sin

How Does ‘Willful Sinning’ Threaten My Salvation?

Christians struggle with sin because we, in this life, are still sinners. The presence of sin in us will not be eradicated until that glorious day when we see Jesus face to face. What a day that will be! But until then, we fight sin by faith, and we can experience assurance inside the fight. But we also believe there are forms of “willful sin” that evidence a heart that has not been saved. Which leads to today’s question from Josh.

“Hello, Pastor John! My question is regarding some of those hard verses in the book of Hebrews — specifically Hebrews 10:26–29. The writer seems to be speaking about the ability to lose salvation by engaging in ‘willful sin,’ as it has been called. My question: What is the opposite of a ‘willful sin’? Is it an accidental sin? Or something else? It seems to me that, due to the presence of the Holy Spirit’s conviction, all sin done by the believer is done willfully. Is there something I am not seeing within these verses?”

Josh is right. Hebrews 10 and Hebrews 6 often give people the impression that a person possesses the fullness of salvation and then loses it. These texts can even look that way, but there are clues that this is not what the author of Hebrews wants to communicate.

Josh’s question is twofold:

  1. Do these verses teach that we can lose our salvation?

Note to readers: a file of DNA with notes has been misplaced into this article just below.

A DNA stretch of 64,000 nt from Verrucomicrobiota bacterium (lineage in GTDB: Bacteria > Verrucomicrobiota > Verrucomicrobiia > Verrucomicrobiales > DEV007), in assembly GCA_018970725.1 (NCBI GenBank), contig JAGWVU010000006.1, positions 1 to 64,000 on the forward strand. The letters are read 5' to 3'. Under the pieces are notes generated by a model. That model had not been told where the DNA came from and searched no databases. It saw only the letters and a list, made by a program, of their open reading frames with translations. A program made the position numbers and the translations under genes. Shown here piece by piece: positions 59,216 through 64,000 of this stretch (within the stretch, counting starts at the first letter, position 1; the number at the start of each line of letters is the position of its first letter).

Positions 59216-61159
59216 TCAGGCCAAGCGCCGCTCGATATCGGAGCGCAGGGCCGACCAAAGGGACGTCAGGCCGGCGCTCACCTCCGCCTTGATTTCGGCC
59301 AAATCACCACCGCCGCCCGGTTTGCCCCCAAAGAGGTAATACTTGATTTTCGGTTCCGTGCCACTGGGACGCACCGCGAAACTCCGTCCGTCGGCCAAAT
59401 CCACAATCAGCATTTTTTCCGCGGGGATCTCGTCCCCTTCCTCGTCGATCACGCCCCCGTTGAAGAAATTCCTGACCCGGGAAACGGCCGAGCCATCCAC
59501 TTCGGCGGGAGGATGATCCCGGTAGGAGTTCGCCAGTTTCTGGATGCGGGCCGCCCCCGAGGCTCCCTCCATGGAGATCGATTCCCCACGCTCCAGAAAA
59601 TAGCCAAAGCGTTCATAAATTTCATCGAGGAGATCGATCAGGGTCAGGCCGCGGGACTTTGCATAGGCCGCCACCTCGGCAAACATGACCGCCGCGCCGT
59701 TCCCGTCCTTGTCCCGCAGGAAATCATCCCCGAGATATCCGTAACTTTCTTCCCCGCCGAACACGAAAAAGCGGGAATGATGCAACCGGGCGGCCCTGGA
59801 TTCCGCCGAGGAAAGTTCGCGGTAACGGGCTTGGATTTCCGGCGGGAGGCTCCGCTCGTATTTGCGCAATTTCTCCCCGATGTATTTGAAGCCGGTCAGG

2. What does Hebrews 10:26 mean by referring to “sinning deliberately” or “willingly,” since in one sense all sin is an act of the will and thus deliberate?

 Two Kinds of Willing

 The key verse that he’s referring to goes like this: “For if we go on sinning deliberately after receiving the knowledge of the truth, there no longer remains a sacrifice for sins” (Hebrews 10:26). In other words, we’re beyond salvation.

Now, two observations about this phrase “go on sinning deliberately” are really important.

First, the word deliberately translates the Greek ἑκουσίως. This word is used in 1 Peter 5:2 like this: “Shepherd the flock of God that is among you, exercising oversight, not under compulsion, but willingly [ἑκουσίως].” Willingly — here is the same word that we translate as deliberately in Hebrews 10:26.

Now, what this usage shows (and the reason I cite it) is that there are two different kinds of willing, aren’t there? One is eager and wholehearted, and the other is under compulsion.

In both cases, one could argue that the elders are in fact exercising their will to shepherd the flock of God. In the one case, it’s glad. It’s an act that engages the whole will. It’s happy and energized. In the other case, it’s begrudging — an act that evidently goes against significant parts of the will because we would rather be doing something else. They don’t really want to shepherd the flock of God, but for money, or for fame, or to avoid guilty feelings, they gut it out and shepherd the flock of God.

 Sins That Destroy

 This is a correction to Josh’s assumption that all sinning is equally willing — or all human acts are equally willing — since all acts, including sin, are acts of the will. That’s true. They are acts of the will. We choose them.

This text, Hebrews 10:26, is saying something more than that the sin which destroys the soul is an act of the will. Of course, it is, but it’s more than that. All sins are acts of the will, and not all sins destroy. It’s a more intentional, eager, wholehearted act of the will. An act which shows there isn’t a real identity of spiritual newness inside, which acts as a constraint holding back the will, at least in part.

Patterns of Sin